Diagnosis & Screening
Consult a medical professional for a full diagnosis. Talk to an obstetrical provider (OB/GYN, nurse/midwife), general practitioner, or a psychiatrist. These medical professionals can rule out underlying medical conditions, such as a thyroid imbalance and anemia, which are fairly common in the perinatal period (during pregnancy or the first year postpartum) and can contribute to feelings of depression and/or anxiety.
Health professionals may use screening tools to assess whether a woman is experiencing a perinatal mood or anxiety disorder (PMAD):
These are short questionnaires that help assess how a mother is feeling. Health care providers may use these types of screening tools because they provide an opportunity for a new mother to think about herself and an opportunity to talk about emotional distress.
How are these tools used? Some hospitals and birthing centers use these tools to screen new mothers before they are discharged. Obstetricians may use these screening tools during pregnancy or at the postpartum check-up. Pediatricians are encouraged to use these tools to open a discussion with new mothers about how they are feeling. Mental health professionals may use these questionnaires when diagnosing and treating patients.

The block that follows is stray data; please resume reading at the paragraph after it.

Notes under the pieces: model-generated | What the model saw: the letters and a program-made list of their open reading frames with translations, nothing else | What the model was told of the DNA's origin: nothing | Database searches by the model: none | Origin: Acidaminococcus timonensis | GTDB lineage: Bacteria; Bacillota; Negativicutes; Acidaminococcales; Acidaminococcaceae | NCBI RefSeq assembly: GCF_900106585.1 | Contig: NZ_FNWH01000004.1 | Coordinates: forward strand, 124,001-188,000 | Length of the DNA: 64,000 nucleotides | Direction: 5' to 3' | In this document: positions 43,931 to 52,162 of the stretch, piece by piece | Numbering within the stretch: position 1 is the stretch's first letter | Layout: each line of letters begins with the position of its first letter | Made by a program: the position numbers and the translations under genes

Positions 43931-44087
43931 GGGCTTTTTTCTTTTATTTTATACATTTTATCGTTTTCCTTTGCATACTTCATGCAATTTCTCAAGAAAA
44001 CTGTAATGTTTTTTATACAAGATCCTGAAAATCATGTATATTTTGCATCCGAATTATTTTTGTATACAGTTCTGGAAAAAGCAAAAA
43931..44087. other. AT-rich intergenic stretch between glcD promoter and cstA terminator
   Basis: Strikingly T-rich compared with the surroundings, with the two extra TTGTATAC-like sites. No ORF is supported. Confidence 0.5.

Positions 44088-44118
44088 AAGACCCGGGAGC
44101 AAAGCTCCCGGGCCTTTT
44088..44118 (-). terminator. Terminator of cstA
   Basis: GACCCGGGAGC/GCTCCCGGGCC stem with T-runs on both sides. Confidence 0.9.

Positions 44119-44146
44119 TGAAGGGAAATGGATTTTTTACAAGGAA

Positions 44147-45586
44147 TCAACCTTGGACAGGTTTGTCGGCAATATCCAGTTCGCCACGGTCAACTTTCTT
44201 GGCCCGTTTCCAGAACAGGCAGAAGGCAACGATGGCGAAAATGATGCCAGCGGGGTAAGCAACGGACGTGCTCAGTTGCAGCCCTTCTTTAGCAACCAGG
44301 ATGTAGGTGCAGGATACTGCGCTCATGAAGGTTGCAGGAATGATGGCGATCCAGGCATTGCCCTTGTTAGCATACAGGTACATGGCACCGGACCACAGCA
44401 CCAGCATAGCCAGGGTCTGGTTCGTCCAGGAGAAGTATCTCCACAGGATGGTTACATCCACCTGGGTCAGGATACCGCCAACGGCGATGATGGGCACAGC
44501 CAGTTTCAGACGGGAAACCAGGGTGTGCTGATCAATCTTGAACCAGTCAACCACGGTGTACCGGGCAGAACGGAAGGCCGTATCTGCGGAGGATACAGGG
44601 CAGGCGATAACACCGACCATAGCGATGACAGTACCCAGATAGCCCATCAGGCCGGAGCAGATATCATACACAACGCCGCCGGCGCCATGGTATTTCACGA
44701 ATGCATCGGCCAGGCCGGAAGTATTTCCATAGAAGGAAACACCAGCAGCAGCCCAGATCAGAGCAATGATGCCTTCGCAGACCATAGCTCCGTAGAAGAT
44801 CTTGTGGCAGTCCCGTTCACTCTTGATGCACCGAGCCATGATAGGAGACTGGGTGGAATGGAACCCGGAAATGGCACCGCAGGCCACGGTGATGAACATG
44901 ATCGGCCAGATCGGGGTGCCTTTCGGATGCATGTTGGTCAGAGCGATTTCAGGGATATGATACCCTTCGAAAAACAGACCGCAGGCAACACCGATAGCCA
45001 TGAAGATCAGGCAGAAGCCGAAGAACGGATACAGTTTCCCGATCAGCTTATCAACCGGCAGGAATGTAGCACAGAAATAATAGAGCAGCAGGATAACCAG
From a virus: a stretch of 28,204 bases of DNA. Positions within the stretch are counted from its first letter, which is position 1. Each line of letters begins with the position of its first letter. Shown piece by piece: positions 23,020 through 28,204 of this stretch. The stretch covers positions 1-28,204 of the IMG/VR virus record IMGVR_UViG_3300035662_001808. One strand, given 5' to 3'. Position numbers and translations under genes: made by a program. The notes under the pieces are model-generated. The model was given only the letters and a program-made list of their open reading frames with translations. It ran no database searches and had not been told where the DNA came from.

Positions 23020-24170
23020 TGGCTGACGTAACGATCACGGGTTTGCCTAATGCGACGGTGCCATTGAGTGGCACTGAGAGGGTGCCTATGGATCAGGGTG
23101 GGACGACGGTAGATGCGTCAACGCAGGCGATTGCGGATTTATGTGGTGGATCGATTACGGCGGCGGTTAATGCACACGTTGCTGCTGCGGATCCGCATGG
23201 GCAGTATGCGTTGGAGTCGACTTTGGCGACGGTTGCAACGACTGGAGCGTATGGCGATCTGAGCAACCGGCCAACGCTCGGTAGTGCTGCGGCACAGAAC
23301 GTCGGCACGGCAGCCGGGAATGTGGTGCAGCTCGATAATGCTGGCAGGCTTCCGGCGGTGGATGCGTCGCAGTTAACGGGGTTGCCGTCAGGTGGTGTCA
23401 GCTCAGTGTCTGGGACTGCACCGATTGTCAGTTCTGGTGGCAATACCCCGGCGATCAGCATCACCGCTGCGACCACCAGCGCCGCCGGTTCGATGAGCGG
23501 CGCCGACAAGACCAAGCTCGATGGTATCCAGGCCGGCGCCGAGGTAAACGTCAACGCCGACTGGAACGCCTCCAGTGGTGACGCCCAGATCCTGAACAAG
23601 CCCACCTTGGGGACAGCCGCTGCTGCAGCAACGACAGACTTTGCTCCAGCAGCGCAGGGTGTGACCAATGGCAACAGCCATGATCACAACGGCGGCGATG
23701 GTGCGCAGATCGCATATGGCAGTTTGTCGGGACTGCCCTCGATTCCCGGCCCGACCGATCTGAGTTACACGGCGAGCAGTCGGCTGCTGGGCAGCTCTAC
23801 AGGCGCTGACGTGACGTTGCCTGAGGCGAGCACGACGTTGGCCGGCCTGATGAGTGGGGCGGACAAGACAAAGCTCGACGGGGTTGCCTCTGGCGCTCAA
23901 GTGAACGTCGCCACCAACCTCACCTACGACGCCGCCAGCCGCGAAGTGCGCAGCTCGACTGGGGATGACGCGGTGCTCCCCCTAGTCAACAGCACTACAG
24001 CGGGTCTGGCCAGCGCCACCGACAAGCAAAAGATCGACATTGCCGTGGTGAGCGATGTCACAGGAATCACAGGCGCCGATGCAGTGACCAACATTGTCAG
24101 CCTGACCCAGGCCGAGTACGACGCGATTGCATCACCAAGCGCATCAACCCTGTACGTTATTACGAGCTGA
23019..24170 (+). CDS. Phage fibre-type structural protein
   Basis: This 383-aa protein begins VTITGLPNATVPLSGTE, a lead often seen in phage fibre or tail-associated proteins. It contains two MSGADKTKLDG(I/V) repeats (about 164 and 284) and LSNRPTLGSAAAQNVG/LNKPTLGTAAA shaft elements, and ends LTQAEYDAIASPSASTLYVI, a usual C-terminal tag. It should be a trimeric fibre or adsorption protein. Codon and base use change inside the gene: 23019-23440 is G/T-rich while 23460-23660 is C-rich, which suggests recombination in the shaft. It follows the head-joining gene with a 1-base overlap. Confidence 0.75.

PSVa ENCOURAGES health care providers to administer the screening in the clinical setting, then score and discuss the results prior to the woman leaving the healthcare setting.
The most successful treatment plan for perinatal mood and anxiety disorders (PMADs) may include:
- A complete medication examination (some medical conditions, such as a thyroid imbalance and anemia, are fairly common in the postpartum period and can contribute to feelings of depression and lethargy)
- A psychiatric evaluation
- Self-help techniques
- Participation in a support group
- Talk therapy with a psychologist or counselor
- Medication and/or hospitalization when necessary
Postpartum Support Virginia has summarized these treatment options in the Path to Wellness.